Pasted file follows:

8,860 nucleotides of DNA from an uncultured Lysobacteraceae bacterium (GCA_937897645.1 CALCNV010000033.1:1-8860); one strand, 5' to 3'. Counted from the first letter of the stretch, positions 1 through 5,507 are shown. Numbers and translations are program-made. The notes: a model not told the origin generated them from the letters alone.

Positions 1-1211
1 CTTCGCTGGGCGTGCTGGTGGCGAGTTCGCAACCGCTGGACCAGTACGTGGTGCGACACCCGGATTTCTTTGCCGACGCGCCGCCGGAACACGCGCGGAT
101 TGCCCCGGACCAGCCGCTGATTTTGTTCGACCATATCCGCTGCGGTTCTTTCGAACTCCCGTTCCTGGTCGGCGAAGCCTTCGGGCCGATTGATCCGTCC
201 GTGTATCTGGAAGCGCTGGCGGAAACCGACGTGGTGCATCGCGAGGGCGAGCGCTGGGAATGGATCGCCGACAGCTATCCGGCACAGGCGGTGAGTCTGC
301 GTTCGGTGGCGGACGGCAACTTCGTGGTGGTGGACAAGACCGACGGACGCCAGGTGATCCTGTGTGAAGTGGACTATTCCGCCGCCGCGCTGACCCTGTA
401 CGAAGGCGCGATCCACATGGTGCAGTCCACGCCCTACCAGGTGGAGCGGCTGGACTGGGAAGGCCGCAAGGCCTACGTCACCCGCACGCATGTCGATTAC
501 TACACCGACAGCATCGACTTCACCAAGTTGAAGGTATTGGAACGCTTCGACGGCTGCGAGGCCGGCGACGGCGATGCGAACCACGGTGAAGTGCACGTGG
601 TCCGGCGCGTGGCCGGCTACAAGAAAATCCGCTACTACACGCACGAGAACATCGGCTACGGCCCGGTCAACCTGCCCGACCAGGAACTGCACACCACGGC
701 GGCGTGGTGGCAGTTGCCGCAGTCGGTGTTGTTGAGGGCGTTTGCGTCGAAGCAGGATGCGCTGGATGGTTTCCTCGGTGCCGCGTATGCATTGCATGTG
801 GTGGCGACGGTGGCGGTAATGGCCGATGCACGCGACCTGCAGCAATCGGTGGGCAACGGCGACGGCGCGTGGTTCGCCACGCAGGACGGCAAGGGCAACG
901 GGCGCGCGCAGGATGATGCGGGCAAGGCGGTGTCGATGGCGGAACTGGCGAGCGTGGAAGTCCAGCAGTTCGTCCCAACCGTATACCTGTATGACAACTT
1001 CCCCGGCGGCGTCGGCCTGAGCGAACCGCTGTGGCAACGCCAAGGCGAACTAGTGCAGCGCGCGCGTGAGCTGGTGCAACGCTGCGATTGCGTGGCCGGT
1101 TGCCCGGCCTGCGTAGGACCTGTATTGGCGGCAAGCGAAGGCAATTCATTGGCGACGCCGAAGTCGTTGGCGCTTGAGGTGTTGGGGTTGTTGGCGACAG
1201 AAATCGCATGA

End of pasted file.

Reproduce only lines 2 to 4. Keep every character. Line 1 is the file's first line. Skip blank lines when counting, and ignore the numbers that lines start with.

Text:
Positions 1-1211
1 CTTCGCTGGGCGTGCTGGTGGCGAGTTCGCAACCGCTGGACCAGTACGTGGTGCGACACCCGGATTTCTTTGCCGACGCGCCGCCGGAACACGCGCGGAT
101 TGCCCCGGACCAGCCGCTGATTTTGTTCGACCATATCCGCTGCGGTTCTTTCGAACTCCCGTTCCTGGTCGGCGAAGCCTTCGGGCCGATTGATCCGTCC